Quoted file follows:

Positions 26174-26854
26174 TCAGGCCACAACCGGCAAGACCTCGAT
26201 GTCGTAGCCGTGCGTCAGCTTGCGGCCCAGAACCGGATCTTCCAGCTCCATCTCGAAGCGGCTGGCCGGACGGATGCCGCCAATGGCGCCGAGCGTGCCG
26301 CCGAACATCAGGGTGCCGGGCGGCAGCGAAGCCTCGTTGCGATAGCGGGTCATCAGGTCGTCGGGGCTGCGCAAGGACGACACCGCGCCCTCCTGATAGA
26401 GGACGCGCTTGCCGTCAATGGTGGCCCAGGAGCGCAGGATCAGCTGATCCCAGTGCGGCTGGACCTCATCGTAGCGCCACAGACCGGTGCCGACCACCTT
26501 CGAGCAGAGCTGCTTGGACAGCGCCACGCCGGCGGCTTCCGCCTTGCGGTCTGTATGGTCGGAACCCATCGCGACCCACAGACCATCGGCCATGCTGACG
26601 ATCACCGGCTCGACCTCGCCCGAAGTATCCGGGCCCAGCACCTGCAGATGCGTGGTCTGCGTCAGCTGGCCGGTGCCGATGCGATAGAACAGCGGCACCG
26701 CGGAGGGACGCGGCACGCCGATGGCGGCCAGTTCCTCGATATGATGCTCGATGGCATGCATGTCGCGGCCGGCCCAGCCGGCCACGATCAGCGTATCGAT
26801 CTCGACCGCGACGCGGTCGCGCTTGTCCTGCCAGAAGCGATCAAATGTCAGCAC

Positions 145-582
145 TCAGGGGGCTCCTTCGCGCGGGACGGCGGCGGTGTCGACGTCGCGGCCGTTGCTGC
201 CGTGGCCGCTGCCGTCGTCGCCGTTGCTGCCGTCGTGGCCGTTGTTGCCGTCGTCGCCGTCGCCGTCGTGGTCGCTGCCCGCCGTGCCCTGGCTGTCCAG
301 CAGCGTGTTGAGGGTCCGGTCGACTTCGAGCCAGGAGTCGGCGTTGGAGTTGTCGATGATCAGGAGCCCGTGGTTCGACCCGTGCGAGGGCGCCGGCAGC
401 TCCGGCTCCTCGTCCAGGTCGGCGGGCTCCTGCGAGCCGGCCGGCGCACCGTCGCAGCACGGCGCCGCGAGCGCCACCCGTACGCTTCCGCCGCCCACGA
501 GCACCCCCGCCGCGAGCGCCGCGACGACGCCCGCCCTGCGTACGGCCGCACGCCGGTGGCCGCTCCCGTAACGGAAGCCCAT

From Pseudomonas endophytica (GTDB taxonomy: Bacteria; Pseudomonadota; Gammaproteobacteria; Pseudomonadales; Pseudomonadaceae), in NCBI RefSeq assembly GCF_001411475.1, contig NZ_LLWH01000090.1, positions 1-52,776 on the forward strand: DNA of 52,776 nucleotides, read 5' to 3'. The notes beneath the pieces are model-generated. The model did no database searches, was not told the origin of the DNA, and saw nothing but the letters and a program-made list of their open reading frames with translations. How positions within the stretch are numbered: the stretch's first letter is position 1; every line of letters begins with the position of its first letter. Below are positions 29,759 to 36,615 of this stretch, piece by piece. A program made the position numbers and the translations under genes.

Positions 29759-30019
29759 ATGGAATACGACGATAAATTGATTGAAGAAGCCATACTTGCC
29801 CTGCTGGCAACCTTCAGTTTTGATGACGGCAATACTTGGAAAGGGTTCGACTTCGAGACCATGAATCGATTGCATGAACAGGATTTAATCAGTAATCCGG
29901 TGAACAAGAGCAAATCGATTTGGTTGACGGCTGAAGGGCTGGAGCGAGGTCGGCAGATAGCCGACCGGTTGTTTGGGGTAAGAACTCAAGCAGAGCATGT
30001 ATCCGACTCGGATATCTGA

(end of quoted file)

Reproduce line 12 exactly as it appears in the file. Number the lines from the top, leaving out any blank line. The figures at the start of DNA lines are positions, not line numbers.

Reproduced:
201 CGTGGCCGCTGCCGTCGTCGCCGTTGCTGCCGTCGTGGCCGTTGTTGCCGTCGTCGCCGTCGCCGTCGTGGTCGCTGCCCGCCGTGCCCTGGCTGTCCAG